"Balanced Literacy" is Bad Choice for New York City

By Lorraine Skeen

The New York Sun
February 12,2004


Future at Stake

"The Education-School Alchemists" is right on the mark [Andrew Wolf, Opinion, February 6, 2004]. My opinion is based on the 20 years I spent as an elementary school principal in East Harlem and my more recent experience (until the end of 2003) as a local instructional superintendent in the Bronx. The "Balanced Literacy" program seems to have been created by academics with little consideration for what is really best for inner-city schools.

The advocates of Balanced Literacy base their procedures on an idealized public school environment that may exist in a school like P.S. 6 on the Upper East Side. The students there bring with them an experiential background and linguistic strengths that are far richer than those at, say, P.S. 75 in the Hunt's Point section of the Bronx.

The emphasis in Balanced Literacy on procedure and its lack of content provide little real opportunity for inner-city students to learn to read well and to expand their knowledge base beyond their immediate environment.

When Schools Chancellor Klein restructured the Department of Education bureaucracy, many applauded, assuming that more of the available funds would get to the classroom. But this goal is being obstructed through the choice of Balanced Literacy as the mandatory curriculum for most of the schools.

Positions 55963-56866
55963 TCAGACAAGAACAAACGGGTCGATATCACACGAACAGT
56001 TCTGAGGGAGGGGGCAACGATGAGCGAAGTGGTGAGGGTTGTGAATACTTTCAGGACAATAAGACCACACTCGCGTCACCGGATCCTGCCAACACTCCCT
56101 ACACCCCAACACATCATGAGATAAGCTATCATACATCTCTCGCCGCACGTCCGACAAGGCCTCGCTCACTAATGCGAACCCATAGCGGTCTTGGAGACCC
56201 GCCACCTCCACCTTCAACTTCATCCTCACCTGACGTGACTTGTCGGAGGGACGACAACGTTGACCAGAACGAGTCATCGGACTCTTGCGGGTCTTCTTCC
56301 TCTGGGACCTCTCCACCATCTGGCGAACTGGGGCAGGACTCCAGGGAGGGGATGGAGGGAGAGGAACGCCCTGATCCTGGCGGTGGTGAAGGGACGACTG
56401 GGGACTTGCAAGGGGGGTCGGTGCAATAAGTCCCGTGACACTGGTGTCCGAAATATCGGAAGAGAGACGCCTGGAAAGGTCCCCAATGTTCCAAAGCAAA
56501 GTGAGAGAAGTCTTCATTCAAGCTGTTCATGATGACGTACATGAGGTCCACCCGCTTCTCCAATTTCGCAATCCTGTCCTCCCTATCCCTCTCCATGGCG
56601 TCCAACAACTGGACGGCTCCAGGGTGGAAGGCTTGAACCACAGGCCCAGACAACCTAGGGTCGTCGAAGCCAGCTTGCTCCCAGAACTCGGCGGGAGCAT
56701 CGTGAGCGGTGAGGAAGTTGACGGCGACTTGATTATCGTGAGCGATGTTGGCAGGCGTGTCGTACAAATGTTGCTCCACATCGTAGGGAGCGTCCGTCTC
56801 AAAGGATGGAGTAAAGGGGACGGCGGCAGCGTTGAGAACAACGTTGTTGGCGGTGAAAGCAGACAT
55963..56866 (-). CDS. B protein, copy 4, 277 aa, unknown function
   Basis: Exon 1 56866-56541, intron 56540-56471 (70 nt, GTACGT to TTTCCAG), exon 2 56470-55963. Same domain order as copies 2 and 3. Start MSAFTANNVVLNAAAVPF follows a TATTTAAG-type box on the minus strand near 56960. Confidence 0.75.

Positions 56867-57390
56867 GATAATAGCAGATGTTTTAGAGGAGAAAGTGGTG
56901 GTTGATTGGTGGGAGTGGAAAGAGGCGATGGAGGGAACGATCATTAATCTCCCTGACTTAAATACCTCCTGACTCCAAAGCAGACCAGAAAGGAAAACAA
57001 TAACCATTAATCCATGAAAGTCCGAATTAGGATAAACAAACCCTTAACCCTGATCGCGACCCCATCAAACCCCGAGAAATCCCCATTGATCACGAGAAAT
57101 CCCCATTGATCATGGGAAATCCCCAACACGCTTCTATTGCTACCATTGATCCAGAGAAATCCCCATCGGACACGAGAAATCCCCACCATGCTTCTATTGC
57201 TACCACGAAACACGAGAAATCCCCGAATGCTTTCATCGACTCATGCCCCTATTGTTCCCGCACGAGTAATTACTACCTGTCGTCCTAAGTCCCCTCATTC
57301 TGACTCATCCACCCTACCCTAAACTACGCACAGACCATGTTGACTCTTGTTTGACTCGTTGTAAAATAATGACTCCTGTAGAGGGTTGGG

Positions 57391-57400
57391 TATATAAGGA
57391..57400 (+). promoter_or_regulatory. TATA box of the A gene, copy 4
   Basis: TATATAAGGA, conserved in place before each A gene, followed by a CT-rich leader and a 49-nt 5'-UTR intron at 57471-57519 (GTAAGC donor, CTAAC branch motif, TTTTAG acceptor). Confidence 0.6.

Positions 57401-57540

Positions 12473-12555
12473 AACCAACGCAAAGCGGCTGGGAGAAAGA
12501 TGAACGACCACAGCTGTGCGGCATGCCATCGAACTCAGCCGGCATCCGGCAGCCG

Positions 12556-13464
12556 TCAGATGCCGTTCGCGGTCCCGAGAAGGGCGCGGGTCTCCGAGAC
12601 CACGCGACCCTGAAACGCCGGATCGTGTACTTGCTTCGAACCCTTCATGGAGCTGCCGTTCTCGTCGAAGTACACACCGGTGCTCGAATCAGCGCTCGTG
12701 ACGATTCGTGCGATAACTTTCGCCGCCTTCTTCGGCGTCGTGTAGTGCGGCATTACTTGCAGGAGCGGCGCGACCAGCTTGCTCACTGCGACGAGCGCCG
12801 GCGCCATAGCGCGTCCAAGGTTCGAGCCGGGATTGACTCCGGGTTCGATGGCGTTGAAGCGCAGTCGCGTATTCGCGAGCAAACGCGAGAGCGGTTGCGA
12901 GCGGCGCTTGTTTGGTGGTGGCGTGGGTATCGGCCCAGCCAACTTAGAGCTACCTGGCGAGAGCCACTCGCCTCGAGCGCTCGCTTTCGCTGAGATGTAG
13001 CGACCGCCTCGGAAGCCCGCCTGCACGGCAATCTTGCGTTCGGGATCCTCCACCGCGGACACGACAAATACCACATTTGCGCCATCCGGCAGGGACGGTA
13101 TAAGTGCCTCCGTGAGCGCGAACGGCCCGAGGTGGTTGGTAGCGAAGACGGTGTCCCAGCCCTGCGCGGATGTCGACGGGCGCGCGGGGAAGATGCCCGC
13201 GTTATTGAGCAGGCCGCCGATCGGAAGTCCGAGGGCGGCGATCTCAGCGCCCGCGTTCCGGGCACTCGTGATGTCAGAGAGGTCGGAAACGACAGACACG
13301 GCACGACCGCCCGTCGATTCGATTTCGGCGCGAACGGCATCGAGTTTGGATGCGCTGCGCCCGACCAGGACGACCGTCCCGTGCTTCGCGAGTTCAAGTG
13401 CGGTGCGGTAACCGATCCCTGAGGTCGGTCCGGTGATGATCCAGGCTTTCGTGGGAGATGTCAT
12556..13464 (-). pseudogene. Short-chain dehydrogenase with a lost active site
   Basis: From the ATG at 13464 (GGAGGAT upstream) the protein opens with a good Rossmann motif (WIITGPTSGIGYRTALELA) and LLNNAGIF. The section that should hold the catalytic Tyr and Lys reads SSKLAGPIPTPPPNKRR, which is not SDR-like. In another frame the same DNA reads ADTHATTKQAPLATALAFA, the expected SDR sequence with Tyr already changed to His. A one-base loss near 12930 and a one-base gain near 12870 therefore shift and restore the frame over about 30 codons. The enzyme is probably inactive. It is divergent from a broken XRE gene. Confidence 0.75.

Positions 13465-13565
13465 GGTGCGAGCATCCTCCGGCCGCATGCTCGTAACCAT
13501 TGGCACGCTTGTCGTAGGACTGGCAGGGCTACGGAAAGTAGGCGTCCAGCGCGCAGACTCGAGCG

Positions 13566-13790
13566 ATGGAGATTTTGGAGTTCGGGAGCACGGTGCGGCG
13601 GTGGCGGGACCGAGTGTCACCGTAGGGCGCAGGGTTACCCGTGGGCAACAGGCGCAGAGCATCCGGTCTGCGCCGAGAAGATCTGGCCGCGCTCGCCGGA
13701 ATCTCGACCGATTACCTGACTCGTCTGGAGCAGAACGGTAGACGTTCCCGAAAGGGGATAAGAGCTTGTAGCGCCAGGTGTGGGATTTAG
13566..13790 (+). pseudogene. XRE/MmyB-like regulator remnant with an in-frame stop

The funds saved in the restructuring are going to consultants such as the Aussie group for coaching and professional development conferences. One has to ask why the teaching of reading under the Balanced Literacy Program has been made so complex that it requires teachers and principals to be retrained.

Other funds are going to the University of Pittsburgh group to conduct "learning walks." My experience with the latter caused me to question whether some members of the group have any real practical experience in elementary schools. The article is right also to point out the conflict of interest inherent in the position of Columbia Teachers College.

In spite of its shortcomings and the lack of research on its effectiveness, Balanced Literacy might give satisfactory results at P.S. 6 because the children there have a stronger home learning environment. The irony is that P.S. 6 is exempt from the mandatory curriculum. The tragedy at P.S. 75, where the children really need a content-rich, phonetics-based program, is that there is no exemption.

There is not just money at stake here, but also the future of New York City.

Lorraine Skeen

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